Accepting a reduced deposit on a sale transaction without explaining the risks and seeking a client’s explicit instructions could expose you to a costly professional negligence action if the transaction fails to complete ( see Morris v Duke Cohan ( 1975) 119 SJ 826) .
The question all practitioners should be asking is whether the seller will be adequately compensated for any loss on an aborted transaction post exchange of contracts.
So what sort of advice should in these circumstances be given?
The advice we give is in the following terms and is designed as can be seen to ensure that the seller client has been given written advice on the risks in the hope that the client can then make an informed decision on the request.
‘Your buyer(s) is asking to pay a deposit on exchange of contracts which is lower than the sum normally payable, that is 10% of the purchase price.
The deposit is either paid to us (for us to hold) on exchange of contracts, or is held by the seller solicitors to our order. That is to say, the seller’s solicitors would be required to pay the deposit to us if and when requested. They would not be able to refuse or release the deposit to the seller.
We are under a duty to bring this to your attention and to seek your written instructions on the request before proceeding.
The main reason why a deposit is paid is because, if your buyer fails to complete the transaction ( which is rare but not unknown) , you can forfeit the deposit ( that is keep it) which can then be used to cover your abortive sale costs, the cost of re-sale, and also if necessary the cost of interest on a bridging loan if you have a related purchase and wish to continue with that transaction.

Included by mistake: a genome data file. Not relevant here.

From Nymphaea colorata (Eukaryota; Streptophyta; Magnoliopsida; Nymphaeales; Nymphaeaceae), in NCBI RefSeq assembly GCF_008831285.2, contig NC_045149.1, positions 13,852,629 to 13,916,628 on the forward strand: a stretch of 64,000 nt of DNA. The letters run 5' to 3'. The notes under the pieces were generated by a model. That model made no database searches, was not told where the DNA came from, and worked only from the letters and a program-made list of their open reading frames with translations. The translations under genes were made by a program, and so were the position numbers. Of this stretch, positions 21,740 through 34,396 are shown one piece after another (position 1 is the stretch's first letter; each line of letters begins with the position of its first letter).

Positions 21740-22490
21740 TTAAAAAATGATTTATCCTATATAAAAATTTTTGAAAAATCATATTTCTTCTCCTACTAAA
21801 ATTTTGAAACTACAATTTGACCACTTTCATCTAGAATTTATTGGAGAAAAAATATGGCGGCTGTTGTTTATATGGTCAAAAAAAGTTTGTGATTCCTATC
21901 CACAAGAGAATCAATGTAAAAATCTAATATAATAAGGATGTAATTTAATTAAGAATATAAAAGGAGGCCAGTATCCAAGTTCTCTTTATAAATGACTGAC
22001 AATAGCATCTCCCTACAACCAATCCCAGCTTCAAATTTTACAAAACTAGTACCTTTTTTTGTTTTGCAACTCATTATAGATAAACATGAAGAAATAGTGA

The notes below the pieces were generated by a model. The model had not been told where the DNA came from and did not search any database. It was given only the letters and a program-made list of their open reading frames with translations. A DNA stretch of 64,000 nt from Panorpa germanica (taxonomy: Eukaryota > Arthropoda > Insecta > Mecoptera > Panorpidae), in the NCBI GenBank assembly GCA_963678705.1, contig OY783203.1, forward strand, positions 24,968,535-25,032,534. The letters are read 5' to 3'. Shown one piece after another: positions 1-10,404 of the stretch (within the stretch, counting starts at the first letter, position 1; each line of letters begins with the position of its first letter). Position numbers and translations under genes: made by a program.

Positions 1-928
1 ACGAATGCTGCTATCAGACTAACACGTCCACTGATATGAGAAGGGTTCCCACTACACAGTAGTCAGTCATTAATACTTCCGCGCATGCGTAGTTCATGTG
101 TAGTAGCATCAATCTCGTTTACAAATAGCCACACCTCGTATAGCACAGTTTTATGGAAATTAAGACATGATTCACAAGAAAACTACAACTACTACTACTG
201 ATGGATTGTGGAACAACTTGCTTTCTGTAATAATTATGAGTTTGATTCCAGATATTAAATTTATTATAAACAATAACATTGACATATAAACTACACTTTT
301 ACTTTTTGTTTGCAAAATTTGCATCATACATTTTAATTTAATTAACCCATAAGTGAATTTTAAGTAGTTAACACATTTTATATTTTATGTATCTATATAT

For this reason we always advise that the full 10% deposit should be paid so as to ensure that if the transaction does not complete you will not be out of pocket.
If you were to accept a 5% deposit for example, then if the transaction did not proceed to a completion you would still be able to claim the other 5%, but as this is not held by us or by the buyers solicitors to our order, you would have the inconvenience and cost of having to take the buyer to court to collect the unpaid part of the deposit. You may also find that the sum which you do have access too is wholly inadequate to compensate you for your loss.
The purpose of this note is to explain the consequences of accepting a reduced deposit so that you can make an informed decision on the request before providing us with your written instructions. For this reason if you would like us to explain the above in any further detail please feel free to contact us.
We now await your written instruction’.
David Pett – Director and Solicitor with MJP Conveyancing
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